Great Britain’s Paralympic cylists added a fifth gold medal to their haul on the final day of competition at the Velodrome to top the medal table on the final day of competition there, with Anthony Kappes, piloted by Craig MacLean, beating fellow Britons Neil Fachie and Barney Storey 2-0 in the individual B sprint final.
Their victory came 24 hours after the disappointment of a second broken chain, following a restart after a similar incident, meant they were unable to post a time in the Kilo, an event won by Fachie and Storey.
Today, Kappes and MacLean were dominant throughout the competition, setting a world record time in qualifying of 10.050 seconds for the flying lap.
“You don't get many opportunities,” Kappes reflected after today’s victory. “Yesterday we blew it; it was not our fault, still we blew it nonetheless.
“Today was a chance to demonstrate what we can do and I can't complain.”
MacLean, winner of an Olympic silver medal in the team sprint at Sydney in 2000 alongside Sir Chris Hoy and Jason Queally, added: “It would've been nice to be celebrating the double, but I suppose we've redeemed ourselves a little bit. It's always nice to win.”
Like Great Britain, China finished the four days of track action with five gold medals, the hosts topping the medal table by virtue of also having won seven silver medals and three bronze.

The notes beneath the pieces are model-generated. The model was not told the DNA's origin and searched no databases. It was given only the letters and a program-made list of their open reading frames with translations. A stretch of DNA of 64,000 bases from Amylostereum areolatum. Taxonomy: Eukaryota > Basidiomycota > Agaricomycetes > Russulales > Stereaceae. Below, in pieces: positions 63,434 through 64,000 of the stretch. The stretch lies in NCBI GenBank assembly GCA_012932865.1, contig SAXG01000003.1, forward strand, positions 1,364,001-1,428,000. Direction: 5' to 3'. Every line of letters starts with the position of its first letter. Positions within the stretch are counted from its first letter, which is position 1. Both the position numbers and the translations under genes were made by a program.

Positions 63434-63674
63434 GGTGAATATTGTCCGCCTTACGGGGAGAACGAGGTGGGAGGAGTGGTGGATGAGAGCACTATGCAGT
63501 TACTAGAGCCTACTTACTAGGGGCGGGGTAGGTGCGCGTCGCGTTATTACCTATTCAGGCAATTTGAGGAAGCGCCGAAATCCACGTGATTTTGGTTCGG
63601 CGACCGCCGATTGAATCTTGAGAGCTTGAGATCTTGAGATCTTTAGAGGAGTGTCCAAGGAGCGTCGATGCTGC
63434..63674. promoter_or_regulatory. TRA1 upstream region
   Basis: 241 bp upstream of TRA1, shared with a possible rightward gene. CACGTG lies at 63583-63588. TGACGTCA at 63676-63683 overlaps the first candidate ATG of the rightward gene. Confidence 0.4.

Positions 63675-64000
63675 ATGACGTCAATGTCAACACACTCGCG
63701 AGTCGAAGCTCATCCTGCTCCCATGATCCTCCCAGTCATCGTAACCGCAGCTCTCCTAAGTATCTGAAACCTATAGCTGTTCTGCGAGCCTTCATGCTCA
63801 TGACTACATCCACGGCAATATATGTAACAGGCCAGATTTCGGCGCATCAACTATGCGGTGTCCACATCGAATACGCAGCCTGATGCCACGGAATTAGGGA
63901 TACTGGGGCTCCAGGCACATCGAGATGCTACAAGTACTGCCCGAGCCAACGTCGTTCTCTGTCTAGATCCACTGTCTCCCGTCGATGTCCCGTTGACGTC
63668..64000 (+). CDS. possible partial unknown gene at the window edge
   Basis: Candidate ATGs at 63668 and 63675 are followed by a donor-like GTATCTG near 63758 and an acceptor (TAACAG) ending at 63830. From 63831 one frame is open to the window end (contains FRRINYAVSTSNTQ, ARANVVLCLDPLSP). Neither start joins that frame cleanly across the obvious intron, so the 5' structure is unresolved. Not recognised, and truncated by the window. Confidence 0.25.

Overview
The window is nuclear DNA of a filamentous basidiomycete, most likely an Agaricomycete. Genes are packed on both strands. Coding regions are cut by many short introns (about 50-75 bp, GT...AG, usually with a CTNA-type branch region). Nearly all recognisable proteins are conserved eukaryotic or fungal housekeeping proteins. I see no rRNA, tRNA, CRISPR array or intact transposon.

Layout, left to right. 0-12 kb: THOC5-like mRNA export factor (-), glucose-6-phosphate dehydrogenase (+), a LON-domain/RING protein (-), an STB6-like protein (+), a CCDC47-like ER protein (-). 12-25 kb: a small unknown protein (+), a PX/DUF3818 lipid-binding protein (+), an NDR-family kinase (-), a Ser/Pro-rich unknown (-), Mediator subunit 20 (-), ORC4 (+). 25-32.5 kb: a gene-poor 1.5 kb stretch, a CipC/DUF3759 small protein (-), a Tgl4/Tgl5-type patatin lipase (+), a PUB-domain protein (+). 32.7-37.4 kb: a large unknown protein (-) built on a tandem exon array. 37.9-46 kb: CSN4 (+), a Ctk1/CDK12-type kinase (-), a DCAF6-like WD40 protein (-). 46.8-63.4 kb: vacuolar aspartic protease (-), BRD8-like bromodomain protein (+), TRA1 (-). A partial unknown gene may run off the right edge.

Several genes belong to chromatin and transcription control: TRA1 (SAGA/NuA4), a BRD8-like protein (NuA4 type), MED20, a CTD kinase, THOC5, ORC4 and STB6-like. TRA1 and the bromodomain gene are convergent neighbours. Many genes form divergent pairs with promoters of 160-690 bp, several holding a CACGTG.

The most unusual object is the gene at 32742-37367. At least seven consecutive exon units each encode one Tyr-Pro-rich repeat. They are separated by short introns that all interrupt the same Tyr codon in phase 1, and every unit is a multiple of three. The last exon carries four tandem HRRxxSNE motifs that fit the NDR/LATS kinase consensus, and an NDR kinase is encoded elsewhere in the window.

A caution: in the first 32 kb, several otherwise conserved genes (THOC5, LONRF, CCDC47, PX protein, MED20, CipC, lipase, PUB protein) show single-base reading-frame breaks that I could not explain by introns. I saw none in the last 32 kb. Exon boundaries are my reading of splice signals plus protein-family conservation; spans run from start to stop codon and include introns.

One of those British silvers came in the mixed C1 to 5 team sprint final, where China’s Liu Xinyang, Ji Xiaofei and Xie Hao set a world record of 49.454, with the Great Britain trio of Darren Kenny, Rik Waddon and Jon-Allan Butterworth also beating the previous benchmark with a time of 49.519.
The women's Individual B Pursuit saw New Zealand's Phillipa Gray and Laura Thompson easily beat world champions Catherine Walsh and Francine Meehan of Ireland in the final.
Both Great Britain pairings in that event made the bronze medal race, with Aileen McGlynn, piloted by Helen Scott, beating Lora Turnham and Fiona Duncan.
That’s it for the track cycling but there’s a lot more action to come as the competition switches to road cycling at the Brands Hatch motor racing circuit in Kent from Wedesday with 32 gold medals to be won.
Born in Scotland, Simon moved to London aged seven and now lives in the Oxfordshire Cotswolds with his miniature schnauzer, Elodie. He fell in love with cycling one Saturday morning in 1994 while living in Italy when Milan-San Remo went past his front door. A daily cycle commuter in London back before riding to work started to boom, he's been news editor at road.cc since 2009. Handily for work, he speaks French and Italian. He doesn't get to ride his Colnago as often as he'd like, and freely admits he's much more adept at cooking than fettling with bikes.